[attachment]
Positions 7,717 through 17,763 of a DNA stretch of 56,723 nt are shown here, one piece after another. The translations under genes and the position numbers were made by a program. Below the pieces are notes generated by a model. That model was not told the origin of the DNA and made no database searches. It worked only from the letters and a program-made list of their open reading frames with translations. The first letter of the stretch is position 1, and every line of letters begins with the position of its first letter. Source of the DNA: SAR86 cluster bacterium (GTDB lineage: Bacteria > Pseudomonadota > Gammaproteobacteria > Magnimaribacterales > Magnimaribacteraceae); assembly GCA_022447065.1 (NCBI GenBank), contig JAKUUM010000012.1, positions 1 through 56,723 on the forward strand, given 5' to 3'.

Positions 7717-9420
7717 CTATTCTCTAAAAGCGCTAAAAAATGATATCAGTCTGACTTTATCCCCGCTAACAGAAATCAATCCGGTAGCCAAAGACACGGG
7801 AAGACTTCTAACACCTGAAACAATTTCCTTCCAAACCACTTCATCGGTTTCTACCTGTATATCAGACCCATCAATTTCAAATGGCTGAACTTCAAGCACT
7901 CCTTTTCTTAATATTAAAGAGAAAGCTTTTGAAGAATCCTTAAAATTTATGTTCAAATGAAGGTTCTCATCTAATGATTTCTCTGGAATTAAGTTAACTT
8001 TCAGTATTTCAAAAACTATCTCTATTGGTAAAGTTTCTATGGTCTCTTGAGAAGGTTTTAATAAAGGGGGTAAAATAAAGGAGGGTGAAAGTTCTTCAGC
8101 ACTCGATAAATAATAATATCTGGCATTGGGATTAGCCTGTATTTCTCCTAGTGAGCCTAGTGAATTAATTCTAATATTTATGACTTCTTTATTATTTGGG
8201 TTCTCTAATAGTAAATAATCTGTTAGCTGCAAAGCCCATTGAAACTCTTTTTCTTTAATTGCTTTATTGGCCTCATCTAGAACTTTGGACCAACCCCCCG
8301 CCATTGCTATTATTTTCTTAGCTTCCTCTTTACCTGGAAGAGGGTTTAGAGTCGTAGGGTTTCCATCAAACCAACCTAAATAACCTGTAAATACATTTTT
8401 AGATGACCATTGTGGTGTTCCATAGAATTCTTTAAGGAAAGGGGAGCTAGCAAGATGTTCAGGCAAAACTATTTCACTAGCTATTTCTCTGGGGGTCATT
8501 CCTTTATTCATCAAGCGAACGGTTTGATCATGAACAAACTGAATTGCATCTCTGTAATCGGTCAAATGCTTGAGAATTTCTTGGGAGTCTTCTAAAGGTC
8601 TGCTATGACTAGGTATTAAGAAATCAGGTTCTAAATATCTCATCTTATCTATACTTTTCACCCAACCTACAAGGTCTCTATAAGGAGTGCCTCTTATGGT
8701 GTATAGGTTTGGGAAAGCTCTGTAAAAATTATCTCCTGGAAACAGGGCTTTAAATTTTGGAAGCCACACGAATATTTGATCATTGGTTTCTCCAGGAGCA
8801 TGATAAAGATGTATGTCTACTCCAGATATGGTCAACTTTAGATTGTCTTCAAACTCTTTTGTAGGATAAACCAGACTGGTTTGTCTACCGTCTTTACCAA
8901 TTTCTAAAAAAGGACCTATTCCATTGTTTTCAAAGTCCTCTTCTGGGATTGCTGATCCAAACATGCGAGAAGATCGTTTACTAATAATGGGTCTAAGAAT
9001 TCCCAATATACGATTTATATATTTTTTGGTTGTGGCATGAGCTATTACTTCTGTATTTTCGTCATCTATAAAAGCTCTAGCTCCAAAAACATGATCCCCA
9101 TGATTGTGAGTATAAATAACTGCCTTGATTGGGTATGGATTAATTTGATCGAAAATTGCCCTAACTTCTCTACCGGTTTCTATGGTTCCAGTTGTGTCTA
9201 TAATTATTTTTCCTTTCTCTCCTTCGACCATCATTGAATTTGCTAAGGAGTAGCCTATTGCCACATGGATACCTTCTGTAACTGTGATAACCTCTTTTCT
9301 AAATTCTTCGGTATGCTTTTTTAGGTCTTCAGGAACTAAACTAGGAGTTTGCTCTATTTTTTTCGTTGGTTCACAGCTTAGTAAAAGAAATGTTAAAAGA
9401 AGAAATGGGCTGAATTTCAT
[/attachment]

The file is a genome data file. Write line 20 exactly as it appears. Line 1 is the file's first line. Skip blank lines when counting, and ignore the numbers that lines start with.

9401 AGAAATGGGCTGAATTTCAT